N. Korea to close nuke test site, halt nuclear and long-range missile tests
SEOUL, South Korea (AP) — Ahead of a planned summit next week, North Korea announced Friday that the county has suspended nuclear and long-range missile tests and plans to close a nuclear test site.
On Friday, officials said North and South Korea have installed a telephone hotline between their leaders as they prepare for a rare summit next week aimed at resolving the nuclear standoff with Pyongyang.
South Korea’s presidential office said Friday a successful test call was conducted on the hotline between Seoul’s presidential Blue House and Pyongyang’s powerful State Affairs Commission.
South Korean President Moon Jae-in and North Korean leader Kim Jong Un plan to make their first telephone conversation sometime before their face-to-face meeting next Friday at the border truce village of Panmunjom.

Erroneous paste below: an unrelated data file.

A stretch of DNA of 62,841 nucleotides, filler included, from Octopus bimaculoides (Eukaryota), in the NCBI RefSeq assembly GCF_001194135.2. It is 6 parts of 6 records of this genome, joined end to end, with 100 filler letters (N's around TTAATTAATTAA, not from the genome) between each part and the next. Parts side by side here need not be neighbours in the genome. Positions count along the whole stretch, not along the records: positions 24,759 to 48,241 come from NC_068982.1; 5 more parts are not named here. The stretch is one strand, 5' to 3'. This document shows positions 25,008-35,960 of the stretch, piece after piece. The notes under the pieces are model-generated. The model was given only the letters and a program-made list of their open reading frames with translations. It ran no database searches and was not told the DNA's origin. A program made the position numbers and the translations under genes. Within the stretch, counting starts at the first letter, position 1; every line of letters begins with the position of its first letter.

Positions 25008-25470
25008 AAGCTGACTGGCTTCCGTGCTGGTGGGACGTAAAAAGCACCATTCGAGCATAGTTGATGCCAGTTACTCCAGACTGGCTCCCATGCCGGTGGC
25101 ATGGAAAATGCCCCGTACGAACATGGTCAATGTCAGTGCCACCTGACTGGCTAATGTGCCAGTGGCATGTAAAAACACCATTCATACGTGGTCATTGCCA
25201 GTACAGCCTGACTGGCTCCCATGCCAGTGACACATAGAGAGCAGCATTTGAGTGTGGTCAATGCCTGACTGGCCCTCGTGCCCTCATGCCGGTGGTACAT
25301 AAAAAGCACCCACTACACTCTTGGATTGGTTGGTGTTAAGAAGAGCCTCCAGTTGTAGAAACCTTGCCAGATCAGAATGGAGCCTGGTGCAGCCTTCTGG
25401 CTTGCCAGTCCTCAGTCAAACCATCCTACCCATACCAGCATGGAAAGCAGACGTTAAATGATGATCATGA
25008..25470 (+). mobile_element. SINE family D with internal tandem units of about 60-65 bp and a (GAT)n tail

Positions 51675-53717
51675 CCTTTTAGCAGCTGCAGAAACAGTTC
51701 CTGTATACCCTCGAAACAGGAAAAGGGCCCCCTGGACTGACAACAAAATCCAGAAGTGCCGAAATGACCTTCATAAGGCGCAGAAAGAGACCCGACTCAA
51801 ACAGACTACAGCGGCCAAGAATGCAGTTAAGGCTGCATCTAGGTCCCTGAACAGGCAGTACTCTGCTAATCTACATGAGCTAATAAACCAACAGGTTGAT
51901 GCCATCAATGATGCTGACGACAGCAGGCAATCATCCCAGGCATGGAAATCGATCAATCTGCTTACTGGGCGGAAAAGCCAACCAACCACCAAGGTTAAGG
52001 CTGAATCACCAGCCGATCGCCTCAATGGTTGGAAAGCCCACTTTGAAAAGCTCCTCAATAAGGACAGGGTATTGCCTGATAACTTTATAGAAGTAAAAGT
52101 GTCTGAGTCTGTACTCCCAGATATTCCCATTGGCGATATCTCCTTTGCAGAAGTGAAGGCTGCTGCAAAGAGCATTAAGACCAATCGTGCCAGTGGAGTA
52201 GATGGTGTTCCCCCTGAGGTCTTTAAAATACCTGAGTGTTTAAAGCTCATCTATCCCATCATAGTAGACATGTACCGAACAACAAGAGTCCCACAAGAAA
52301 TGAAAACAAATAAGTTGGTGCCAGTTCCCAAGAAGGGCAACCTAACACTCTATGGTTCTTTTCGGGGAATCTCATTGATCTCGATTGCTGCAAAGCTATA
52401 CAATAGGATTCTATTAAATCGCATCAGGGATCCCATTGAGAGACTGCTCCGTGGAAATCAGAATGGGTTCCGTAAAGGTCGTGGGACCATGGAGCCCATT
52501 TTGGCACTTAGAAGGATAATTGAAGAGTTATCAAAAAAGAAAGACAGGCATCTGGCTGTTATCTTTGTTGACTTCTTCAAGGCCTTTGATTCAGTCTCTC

South Korean officials say the hotline will help facilitate dialogue and reduce misunderstanding during times of tension.
Meanwhile, a poll released earlier Friday indicated that Americans largely fear the U.S. relationship with Russia and China will get worse in the coming year. And despite signs of diplomatic progress with Kim Jong Un on nuclear weapons, nearly half say the same about North Korea.
That’s according to a new poll by The Associated Press-NORC Center for Public Affairs Research.
The poll provides insight into the public’s view on the direction of ties with those key U.S. strategic rivals, 15 months after President Donald Trump took office.
It finds that Americans are most downbeat about the relationship with Russia. Some 56 percent think the relationship will get worse over the next year, while just 13 percent think it will improve.
On China, 48 percent expect relations to get worse. Just 17 percent expect things to get better.